For many, minimum wage was set to increase to $15/hour on January 1, 2019. But that isn’t the case today.
Premier Doug Ford’s government halted the planned increase in the fall of last year.
In Bill 47, Making Ontario Open for Business Act, 2018, the province eliminated an increase to the minimum wage as of January 1. The Bill was also amended to provide that the minimum wage “is subject to an annual inflation adjustment on October 1 of every year starting in 2020.”
In November 2017, major labour reform laws were officially passed by the previous government, a move that was intended to bring fairness to Ontario workplaces and create more security and opportunity for vulnerable workers and their families.
The first changes to the Act would see the province’s minimum wage increase, first to $14 per hour on January 1, 2018 (which did take place) and then to $15 on January 1, 2019, followed by annual increases at the rate of inflation.
Opposition leader Andrea Horwath condemned Ford’s scrapping of the wage increase at the time.
“Instead of Ford’s plan to drag Ontario backwards, we could be making life better for working Ontarians — like making sure everyone gets a $15 minimum wage, guaranteeing paid leave for victims of domestic violence, and providing sick time,” she wrote.
“One government after another has left Ontario’s workforce without the improvements they deserve and need to build safer, more equitable workplaces and a better work-life balance. It doesn’t have to be this way.”
One government after another has left Ontario’s workforce without the improvements they deserve and need to build safer, more equitable workplaces and a better work-life balance. It doesn’t have to be this way. 2/4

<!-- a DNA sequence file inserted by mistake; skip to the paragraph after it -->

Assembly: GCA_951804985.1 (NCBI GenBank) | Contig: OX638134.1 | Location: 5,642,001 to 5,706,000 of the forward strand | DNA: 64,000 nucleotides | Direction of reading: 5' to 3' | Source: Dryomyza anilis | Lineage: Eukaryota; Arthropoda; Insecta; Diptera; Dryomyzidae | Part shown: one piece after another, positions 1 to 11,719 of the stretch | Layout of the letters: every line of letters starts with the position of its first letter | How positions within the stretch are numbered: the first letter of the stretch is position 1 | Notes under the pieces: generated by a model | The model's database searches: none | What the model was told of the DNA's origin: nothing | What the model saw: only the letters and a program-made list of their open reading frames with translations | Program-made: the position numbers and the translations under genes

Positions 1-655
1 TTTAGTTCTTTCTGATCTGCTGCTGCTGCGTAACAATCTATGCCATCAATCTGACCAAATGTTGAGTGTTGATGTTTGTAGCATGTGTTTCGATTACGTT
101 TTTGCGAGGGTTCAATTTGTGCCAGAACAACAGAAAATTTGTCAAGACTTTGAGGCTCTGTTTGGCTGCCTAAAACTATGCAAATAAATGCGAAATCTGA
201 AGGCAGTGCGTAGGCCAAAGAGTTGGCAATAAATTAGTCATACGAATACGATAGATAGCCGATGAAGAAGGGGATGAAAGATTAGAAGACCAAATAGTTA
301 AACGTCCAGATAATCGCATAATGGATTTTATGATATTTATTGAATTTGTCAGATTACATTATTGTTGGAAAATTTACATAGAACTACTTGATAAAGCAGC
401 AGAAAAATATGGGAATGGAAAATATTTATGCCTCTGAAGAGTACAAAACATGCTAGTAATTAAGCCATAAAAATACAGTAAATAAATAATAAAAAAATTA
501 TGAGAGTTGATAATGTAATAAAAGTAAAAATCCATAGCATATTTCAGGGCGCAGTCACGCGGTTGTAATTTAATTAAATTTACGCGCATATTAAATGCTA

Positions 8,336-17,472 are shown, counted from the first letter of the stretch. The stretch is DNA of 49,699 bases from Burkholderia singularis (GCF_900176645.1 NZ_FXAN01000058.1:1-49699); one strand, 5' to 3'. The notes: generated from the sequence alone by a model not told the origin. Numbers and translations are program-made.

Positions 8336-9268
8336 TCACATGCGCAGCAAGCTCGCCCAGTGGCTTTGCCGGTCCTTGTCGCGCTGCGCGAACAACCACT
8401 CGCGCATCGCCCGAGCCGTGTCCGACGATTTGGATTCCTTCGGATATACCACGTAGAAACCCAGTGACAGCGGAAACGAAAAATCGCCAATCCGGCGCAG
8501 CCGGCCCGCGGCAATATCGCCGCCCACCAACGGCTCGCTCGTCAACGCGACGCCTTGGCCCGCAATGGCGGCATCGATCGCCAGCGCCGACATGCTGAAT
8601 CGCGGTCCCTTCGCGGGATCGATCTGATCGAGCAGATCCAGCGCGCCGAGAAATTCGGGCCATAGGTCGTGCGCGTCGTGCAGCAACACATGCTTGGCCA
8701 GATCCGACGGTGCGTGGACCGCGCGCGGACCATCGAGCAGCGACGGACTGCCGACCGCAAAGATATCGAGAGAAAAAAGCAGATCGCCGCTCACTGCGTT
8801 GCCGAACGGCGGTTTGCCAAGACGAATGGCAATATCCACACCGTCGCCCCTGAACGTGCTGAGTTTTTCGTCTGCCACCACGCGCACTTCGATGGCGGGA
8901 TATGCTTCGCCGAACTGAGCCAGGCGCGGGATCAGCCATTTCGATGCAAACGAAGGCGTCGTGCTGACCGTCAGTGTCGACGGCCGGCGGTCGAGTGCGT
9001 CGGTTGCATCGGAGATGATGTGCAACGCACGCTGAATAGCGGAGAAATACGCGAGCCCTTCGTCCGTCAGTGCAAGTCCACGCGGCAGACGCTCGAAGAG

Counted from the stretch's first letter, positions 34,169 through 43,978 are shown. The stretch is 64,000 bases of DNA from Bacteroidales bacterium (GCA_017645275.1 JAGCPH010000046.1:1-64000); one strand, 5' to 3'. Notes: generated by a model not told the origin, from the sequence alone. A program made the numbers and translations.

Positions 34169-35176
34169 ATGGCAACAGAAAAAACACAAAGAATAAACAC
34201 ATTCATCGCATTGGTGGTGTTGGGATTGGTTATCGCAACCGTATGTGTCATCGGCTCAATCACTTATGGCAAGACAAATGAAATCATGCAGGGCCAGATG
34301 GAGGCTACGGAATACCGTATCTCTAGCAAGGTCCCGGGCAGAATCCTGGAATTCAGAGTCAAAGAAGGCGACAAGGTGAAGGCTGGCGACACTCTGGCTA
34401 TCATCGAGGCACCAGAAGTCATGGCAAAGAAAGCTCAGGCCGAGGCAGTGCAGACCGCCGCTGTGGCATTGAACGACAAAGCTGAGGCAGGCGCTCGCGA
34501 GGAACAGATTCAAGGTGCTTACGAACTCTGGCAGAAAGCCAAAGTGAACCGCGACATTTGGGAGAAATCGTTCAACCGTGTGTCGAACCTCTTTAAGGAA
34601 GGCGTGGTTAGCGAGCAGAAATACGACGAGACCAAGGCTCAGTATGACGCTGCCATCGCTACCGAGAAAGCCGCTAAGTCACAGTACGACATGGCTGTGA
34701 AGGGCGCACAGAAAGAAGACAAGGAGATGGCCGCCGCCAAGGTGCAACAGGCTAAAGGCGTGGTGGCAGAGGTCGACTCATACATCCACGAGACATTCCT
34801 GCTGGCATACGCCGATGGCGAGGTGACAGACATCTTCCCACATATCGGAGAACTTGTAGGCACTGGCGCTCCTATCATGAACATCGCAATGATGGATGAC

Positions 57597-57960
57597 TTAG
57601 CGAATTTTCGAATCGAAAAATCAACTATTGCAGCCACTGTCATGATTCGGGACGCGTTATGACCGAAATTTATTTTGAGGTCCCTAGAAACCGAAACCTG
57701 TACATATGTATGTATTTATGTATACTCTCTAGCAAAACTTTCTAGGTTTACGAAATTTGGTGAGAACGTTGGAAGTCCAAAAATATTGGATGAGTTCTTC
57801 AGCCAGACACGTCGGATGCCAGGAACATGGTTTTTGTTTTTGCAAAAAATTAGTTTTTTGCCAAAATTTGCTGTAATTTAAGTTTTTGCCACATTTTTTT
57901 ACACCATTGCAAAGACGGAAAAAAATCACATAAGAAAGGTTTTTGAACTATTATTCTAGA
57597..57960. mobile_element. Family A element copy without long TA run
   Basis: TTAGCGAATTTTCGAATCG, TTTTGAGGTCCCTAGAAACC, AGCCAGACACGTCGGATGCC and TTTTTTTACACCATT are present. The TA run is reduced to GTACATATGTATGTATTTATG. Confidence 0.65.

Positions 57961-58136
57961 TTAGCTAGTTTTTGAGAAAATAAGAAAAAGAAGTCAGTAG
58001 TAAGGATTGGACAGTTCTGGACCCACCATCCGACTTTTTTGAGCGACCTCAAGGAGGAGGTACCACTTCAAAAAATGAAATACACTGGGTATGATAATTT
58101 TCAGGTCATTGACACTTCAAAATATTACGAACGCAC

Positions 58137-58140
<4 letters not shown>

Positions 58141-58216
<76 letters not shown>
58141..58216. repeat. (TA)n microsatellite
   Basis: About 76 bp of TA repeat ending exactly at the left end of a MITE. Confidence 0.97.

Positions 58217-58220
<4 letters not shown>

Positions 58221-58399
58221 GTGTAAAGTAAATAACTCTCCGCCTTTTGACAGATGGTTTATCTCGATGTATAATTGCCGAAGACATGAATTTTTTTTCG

— Andrea Horwath (@AndreaHorwath) October 2, 2018
Instead, the province has introduced what it’s calling “one of the most generous Ontario tax cuts for low-income workers in a generation.”
“The vast majority of low-income workers would pay no Ontario Personal Income Tax at all,” stated the government in November.
The new Low-income Individuals and Families Tax (LIFT) Credit would benefit 1.1 million people across the province, and it would provide low-income and minimum wage workers up to $850 in Ontario Personal Income Tax relief and couples up to $1,700.
With this, a single person who works full time at minimum wage (earning nearly $30,000 annually) would pay no Ontario Personal Income Tax. Tax relief would be gradually reduced for taxpayers with individual incomes greater than $30,000, and family incomes greater than $60,000, according to the province.
The tax credit is effective starting today, January 1, 2019.
Starting today, the most generous tax cut for low-income workers in a generation comes into affect. The Low-income Individuals and Families Tax Credit will ensure that Ontarians earning under $30,000 annually will no longer pay any provincial income tax. #onpoli pic.twitter.com/h6S4wjtuT0
— Doug Ford (@fordnation) January 1, 2019